Slow page speed ruins the experience for users. The speed at which your page loads is uber important as users will click away if your website has not rendered in mere seconds.
Google says that the probability of a visitor bouncing from your site increases by 32% if your page load time goes from 1 second to 3. And this increase becomes higher the longer your page takes to load.
Before we go further into page speed optimization, let’s talk about what exactly page speed is. It is a measure of how fast all the elements on your page renders. These elements include your text, images, video, and code.
It sounds straightforward, right?
But your page load time is affected by more than the elements on your page. Other factors could be the culprit behind slow load times. An example is sluggish server response time.
We will explore all these variables as we go along. Let’s delve into ways you can measure your page load time.
How is Page Speed Measured?
Here are three common ways of measuring the speed at which your page loads:
- Fully loaded page is the most direct way to measure how fast your page loads. This calculates the time it takes all the content on your page to load. For example, it may take 8 seconds for your page to render completely.
- Time to first byte (TFFB) gauges the time it takes your page to start rendering the elements it contains. It basically measures the time it takes for the page to load the first byte as its name implies.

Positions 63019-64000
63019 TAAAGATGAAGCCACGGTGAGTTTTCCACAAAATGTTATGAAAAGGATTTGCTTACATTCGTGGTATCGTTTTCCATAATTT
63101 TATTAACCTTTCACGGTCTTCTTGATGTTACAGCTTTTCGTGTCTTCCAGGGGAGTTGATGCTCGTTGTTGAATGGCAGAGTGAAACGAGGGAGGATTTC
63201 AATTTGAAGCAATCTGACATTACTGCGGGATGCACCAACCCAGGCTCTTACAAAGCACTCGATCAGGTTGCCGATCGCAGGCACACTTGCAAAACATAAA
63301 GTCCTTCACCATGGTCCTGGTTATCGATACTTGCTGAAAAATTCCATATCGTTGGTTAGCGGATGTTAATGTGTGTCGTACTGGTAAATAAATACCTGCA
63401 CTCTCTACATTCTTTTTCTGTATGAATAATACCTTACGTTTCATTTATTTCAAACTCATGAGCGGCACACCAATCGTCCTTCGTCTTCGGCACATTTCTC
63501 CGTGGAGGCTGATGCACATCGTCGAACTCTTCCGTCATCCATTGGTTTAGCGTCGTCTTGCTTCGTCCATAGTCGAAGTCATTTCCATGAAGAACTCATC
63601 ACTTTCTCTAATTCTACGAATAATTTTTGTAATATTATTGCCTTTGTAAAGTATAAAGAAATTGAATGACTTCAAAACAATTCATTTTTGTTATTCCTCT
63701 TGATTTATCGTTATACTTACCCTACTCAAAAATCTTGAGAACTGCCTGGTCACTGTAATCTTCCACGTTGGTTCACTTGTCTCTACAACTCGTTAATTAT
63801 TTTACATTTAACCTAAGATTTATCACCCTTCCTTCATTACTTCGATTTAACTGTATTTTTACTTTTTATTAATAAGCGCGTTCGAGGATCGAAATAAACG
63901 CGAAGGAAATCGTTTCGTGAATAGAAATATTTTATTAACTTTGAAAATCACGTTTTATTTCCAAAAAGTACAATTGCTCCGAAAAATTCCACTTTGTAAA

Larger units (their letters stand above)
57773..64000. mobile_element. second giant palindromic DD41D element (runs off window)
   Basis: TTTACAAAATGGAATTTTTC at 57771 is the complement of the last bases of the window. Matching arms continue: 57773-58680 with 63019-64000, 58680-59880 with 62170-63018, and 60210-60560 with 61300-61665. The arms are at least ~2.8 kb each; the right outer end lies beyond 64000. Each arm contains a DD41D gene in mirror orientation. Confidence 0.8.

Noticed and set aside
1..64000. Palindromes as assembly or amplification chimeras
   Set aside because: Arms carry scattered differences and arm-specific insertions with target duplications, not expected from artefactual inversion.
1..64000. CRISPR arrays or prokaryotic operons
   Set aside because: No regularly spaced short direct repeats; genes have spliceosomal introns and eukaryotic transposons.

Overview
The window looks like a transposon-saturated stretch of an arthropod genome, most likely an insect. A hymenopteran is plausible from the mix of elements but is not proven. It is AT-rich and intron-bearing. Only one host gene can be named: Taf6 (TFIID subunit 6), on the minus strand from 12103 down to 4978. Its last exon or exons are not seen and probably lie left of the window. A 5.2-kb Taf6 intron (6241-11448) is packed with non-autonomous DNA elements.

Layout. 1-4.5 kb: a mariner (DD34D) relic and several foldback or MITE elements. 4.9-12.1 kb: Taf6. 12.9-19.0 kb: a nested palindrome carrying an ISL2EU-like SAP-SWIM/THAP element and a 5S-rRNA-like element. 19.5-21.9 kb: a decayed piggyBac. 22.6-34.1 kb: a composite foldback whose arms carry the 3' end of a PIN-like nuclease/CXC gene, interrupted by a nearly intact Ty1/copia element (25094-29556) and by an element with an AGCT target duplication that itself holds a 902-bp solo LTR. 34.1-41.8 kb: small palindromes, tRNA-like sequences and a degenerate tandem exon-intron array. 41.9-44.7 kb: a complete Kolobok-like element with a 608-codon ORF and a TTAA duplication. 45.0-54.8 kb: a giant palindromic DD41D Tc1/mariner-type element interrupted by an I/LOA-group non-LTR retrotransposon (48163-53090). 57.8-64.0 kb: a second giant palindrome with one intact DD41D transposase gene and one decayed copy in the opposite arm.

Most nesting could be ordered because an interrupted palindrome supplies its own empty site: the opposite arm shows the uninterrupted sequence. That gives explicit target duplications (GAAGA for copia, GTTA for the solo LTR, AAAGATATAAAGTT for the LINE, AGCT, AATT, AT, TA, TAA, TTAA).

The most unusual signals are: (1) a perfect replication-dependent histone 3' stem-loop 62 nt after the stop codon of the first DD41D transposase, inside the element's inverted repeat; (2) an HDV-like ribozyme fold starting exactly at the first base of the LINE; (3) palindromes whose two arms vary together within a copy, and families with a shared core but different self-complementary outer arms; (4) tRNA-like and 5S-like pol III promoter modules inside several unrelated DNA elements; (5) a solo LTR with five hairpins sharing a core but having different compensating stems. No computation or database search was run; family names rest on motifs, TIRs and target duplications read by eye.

- Coined by Google, the First meaningful paint measures the time it takes for your page’s primary elements (readable content) to appear on the page. Say your page takes 8 seconds to fully load all the content on the page, your primary content could have loaded in 1.2 seconds. That 1.2 seconds is what this metric measures.
There is no one way to measure your page speed. Every way of measuring has its advantages and disadvantages. It is essential that you optimize page speed and these metrics can point you in the right direction.
Why is Page Speed such a big deal?
Apart from losing you valuable traffic, page speed has become an even bigger deal for websites looking for more organic visibility.
Your webpage loads too slowly. Visitors have a bad experience, they click away and may never come back.
Do you know who else is in the business of providing an excellent User Experience to users?
That’s right, search engines like Google always want to provide the best experience possible for their users. So, what does it tell them when visitors click away from your webpage because of snail-pace speeds?
Google may deprioritize showing your page to visitors because your bounce rates are too high and dwell times are low. Page speed optimization is so vital to providing a great user experience that Google announced it will use it as a ranking factor in 2018. Google now considers the speed of your webpage when ranking your content.